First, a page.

Using technology developed at the University of Oxford, doctors have kept a liver “alive” outside a human being and then successfully transplanted it into a patient in need of a new liver. According to a news release from the University of Oxford, the procedure has been performed on two patients on the liver transplant waiting list at King’s College Hospital.
Donor organs are typically preserved by putting them “on ice” to slow their metabolism. Unfortunately, this process can damage the organs. The new device, however, could keep a functioning liver alive outside the body for 24 hours. The device allows the liver to function normally just like it would inside a human body. In fact, the liver regains its color and produces bile as the device raises it to body temperature and circulates oxygenated red bloods cells through its capillaries.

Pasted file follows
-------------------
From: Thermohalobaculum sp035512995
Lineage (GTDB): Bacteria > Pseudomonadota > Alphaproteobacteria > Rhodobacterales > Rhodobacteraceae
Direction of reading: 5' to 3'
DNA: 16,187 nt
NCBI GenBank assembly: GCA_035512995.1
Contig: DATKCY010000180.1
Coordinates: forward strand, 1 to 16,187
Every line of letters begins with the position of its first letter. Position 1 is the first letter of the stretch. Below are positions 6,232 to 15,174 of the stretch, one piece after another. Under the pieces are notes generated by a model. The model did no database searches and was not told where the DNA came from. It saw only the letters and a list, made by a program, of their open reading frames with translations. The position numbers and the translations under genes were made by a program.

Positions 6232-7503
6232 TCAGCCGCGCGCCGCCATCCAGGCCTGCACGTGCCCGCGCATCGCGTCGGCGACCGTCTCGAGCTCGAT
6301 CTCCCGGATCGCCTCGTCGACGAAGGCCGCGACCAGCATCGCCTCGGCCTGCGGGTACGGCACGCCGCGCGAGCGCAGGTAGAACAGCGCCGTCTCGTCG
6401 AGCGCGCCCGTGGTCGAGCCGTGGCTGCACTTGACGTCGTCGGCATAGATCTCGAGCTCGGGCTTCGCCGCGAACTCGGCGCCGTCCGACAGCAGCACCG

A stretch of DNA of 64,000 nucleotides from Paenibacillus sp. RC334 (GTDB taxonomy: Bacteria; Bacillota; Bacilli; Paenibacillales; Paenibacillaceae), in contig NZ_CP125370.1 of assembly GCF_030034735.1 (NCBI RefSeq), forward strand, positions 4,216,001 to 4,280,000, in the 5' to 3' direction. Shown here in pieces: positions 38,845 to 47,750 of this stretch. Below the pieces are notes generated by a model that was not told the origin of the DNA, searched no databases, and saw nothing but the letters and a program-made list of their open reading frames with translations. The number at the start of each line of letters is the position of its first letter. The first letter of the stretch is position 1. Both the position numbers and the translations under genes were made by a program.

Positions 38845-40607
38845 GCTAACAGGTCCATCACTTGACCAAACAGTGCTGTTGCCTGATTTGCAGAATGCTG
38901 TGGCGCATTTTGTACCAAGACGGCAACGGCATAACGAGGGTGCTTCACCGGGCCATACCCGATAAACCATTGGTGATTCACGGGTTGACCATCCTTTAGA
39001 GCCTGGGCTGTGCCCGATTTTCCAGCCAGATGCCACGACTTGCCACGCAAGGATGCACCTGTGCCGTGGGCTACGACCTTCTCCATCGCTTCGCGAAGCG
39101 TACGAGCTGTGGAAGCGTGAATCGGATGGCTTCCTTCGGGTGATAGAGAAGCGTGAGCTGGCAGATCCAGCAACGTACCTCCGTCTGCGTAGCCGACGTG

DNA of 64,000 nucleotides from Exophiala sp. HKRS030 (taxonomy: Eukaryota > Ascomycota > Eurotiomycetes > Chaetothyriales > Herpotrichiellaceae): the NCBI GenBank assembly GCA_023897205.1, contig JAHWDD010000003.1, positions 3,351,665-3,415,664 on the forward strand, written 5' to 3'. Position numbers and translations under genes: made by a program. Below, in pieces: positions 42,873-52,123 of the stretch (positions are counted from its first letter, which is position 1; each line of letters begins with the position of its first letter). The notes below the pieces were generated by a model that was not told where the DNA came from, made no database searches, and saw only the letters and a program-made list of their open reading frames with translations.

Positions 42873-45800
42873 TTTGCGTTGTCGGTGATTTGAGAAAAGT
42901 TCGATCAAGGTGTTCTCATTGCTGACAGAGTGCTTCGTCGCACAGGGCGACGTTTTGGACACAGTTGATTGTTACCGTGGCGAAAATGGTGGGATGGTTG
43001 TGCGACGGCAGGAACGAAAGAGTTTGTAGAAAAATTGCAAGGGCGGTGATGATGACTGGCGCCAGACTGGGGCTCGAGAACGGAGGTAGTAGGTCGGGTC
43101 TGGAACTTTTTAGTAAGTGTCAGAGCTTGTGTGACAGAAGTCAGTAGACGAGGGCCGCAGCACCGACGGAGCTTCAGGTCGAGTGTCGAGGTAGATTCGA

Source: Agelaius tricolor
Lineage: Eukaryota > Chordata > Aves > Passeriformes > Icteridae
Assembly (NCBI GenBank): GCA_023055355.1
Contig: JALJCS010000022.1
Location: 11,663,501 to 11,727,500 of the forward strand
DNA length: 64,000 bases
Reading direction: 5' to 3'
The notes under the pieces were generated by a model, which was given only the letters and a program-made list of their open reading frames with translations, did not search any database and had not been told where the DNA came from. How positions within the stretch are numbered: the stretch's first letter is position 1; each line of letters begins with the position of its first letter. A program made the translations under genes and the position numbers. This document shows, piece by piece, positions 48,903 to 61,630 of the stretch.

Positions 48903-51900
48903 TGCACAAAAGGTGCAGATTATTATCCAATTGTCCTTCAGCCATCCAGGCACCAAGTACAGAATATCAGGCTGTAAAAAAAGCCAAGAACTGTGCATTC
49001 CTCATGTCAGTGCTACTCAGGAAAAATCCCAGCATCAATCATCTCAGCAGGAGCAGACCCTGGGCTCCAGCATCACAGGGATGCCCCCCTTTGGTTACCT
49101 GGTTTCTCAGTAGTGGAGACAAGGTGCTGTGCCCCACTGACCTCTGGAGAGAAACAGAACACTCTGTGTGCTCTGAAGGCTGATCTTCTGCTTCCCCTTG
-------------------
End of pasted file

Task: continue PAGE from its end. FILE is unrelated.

The success of the first two transplants suggests that the device could be used for other patients on the liver transplant waiting list. Researchers believe that the special device could also double the number of organs available for transplant by preserving livers that would otherwise be tossed aside.
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